earlsweatshirt  2018  oddfuture  music  ofwgkta  hiphop  rap  keorapetsekgositsile  thebenerudakgositsile  denmarkvessey  neoteny  polish  learning  unlearning  children 
january 2019 by robertogreco
The GQ&A: Earl Sweatshirt | GQ
"Hip-hop heads world 'round: Earl Sweatshirt's major label debut, Doris, drops today. (But you already knew that.) In this revealing sit-down, BYARD DUNCAN gets the nineteen-year-old to open up about everything from his struggles with addiction to his time in Samoa to his girlfriend. Yup, girlfriend."
earlsweatshirt  2013  oddfuture  music  ofwgkta  rap  hiphop  thebenerudakgositsile 
july 2018 by robertogreco
Where’s Earl Sweatshirt? | The New Yorker
"Word from the missing prodigy of a hip-hop group on the rise."

[bookmarking this as a standalone, but it was already here:
https://pinboard.in/u:robertogreco/b:5f4973c0f027 ]

[follow-up:
"How's Earl"
https://www.newyorker.com/news/news-desk/hows-earl ]

[See also:

"Complex Exclusive: We Found Earl Sweatshirt"
https://www.complex.com/music/2011/04/complex-exclusive-we-found-earl-sweatshirt

"Odd Future's Earl Sweatshirt – found in Samoa?"
https://www.theguardian.com/music/2011/apr/15/earl-sweatshirt-odd-future-samoa

"Odd Future’s Earl Sweatshirt Speaks"
http://www.vulture.com/2011/05/odd_futures_earl_sweatshirt_sp.html

"What’s Life Like for Odd Future’s Earl Sweatshirt in that Secret Samoan Academy?"
http://www.vulture.com/2011/05/whats_life_like_for_odd_future.html

"Earl Sweatshirt's Coral Reef Academy Friend Says "New Yorker" Story Is False"
https://www.complex.com/music/2011/06/earl-sweatshirt-coral-reef-academy-friend-says-new-yorker-story-is-false

"The story of Odd Future's Earl Sweatshirt gets another knot"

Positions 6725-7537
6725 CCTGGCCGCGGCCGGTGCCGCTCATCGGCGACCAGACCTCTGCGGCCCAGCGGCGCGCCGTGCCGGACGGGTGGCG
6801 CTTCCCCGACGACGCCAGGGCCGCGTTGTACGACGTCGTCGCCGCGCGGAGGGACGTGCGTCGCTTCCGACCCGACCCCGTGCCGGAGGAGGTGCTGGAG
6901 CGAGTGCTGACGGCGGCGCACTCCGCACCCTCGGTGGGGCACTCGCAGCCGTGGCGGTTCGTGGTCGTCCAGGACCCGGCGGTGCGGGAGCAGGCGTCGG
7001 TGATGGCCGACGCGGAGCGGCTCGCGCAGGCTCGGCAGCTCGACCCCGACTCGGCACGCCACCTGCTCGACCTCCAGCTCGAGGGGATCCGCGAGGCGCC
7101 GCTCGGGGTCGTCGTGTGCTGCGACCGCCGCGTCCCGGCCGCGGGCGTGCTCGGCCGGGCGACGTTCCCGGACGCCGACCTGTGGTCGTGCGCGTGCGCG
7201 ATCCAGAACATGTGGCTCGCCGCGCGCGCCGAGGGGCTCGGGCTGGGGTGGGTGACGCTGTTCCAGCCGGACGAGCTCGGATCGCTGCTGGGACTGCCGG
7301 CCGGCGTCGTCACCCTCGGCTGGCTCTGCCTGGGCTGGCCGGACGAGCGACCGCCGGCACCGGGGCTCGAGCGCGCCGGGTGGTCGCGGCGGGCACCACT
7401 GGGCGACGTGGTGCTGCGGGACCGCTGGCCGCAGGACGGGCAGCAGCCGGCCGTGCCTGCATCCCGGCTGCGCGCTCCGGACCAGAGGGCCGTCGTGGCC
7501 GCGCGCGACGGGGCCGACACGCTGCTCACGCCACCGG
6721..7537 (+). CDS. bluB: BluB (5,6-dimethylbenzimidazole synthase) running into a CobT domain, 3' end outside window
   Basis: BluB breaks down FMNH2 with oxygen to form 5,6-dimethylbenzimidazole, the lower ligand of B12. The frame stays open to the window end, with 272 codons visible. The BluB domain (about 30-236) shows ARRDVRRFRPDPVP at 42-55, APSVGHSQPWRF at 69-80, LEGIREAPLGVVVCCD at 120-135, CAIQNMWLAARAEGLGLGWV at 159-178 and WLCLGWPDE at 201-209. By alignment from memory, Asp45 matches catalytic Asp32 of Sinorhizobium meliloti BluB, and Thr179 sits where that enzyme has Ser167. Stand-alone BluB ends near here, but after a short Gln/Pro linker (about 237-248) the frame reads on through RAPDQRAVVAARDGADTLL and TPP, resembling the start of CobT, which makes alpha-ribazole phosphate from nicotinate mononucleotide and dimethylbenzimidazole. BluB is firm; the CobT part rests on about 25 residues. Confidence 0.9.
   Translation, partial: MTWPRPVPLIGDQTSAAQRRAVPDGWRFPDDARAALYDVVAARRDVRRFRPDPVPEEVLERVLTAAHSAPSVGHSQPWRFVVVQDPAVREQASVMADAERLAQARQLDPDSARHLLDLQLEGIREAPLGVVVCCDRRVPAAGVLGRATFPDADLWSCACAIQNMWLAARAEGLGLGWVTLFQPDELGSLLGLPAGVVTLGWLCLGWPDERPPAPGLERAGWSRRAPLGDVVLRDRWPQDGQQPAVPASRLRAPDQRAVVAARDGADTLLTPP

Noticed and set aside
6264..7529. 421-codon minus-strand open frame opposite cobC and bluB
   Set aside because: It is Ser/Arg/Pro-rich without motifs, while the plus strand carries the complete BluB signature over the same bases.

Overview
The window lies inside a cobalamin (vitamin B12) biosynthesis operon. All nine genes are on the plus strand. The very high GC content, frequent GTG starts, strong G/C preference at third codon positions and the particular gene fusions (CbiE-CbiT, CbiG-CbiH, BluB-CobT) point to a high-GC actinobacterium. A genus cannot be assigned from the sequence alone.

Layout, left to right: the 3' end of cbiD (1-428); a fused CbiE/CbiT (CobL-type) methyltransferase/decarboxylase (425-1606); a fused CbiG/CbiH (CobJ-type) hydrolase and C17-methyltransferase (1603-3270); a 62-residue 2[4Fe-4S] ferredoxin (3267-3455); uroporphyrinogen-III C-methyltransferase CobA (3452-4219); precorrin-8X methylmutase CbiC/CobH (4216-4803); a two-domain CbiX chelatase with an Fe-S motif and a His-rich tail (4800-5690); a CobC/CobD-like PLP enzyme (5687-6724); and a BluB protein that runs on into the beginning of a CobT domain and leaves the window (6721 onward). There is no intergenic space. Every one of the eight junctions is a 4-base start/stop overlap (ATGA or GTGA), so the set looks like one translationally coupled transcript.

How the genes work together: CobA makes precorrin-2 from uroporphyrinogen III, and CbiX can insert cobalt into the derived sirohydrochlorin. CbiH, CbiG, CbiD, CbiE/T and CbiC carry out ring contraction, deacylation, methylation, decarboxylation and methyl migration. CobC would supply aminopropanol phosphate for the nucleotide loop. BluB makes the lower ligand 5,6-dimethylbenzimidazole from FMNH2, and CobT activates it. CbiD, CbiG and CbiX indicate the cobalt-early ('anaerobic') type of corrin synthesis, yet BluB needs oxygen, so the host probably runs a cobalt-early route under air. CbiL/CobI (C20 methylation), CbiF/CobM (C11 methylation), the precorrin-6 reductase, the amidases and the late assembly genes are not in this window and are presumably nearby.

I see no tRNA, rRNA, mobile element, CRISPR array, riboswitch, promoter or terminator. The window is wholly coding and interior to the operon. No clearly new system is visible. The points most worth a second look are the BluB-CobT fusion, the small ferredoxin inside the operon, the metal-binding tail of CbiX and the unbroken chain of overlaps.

http://latimesblogs.latimes.com/music_blog/2011/06/the-story-of-odd-future-earl-sweatshirt-gets-another-knot.html

"Earl Sweatshirt in Samoa"
https://www.youtube.com/watch?v=aHiqNeVTj7c
https://www.youtube.com/watch?v=VqLdt-s944s ]
oddfuture  ofwgkta  music  parenting  2011  newyorker  kelefasanneh  hiphop  keorapetsekgositsile  fame  youth  adolescence  identity  earlsweatshirt  thebenerudakgositsile  rap 
july 2018 by robertogreco
Earl Sweatshirt and Vince Staples - Inside the Beat - Ep. 1 - YouTube
"In the first episode of Inside the Beat we explore the sonic imaginations of Earl Sweatshirt and Vince Staples. Earl explores the trippy possibilities of producing sound, while Vince takes us on a lyrical journey of inspiration through his hometown, Long Beach, CA.

Noisey teamed up with producers from all over the world in a seven part original documentary series to investigate the genesis of their music through their own personal stories. This is Inside the Beat."
earlsweatshirt  oddfuture  2014  music  ofwgkta  vincestaples  rap  hiphop  thebenerudakgositsile 
july 2018 by robertogreco
M.C. Earl Sweatshirt: A Leaf in the Wind - YouTube
"Earl Sweatshirt is a nineteen-year-old m.c. and one of the more popular members of the Los Angeles-based hip-hop group Odd Future. Here, Earl riffs on inspiration, solidifying one’s identity, and what he’s (not) looking forward to."
earlsweatshirt  music  2013  video  rap  hiphop  oddfuture  ofwgkta  thebenerudakgositsile 
july 2018 by robertogreco
The 18-year-old rapper bold enough to just be MIKE - YouTube
"MIKE and the sLUms crew are changing the model for internet-bred rappers.

Listen to MIKE’s music here: https://mikelikesrap.bandcamp.com/ "

[See also:
"The 18-Year-Old Rapper Bold Enough to Just Be MIKE: MIKE and the sLUms crew are changing the model for internet-bred rappers."
https://theoutline.com/post/2420/the-18-year-old-rapper-bold-enough-to-just-be-mike

"The rapper MIKE [https://twitter.com/t6mikee ] is carving a different kind of path for himself as an internet rapper [https://mikelikesrap.bandcamp.com/music ]. While many Soundcloud [https://soundcloud.com/t6mikee ]and Youtube musicians are focused on chasing fast fame, MIKE, whose given name is Michael Jordan Bonema, says he’s more interested in creating a lasting community where he, his collective of friends (which goes by sLUms [https://soundcloud.com/wastedareas ]), and his fans can communicate and feel comfortable. After his well-received full length album from earlier this year, May God Bless Your Hustle [https://mikelikesrap.bandcamp.com/album/may-god-bless-your-hustle ], MIKE is poised to blow up and he plans to bring everyone along for the ride." ]

[More:

MIKE's YouTube channel
https://www.youtube.com/channel/UCiXfXIX2s6MKt4N2KkBdg2Q

sLUms YouTube channel
https://www.youtube.com/channel/UCVPti_6jZhRsDIi7Fhz-6wA/videos

"MIKE - 40 STOPS (PROD SIXPRESS)" (from the Outline video)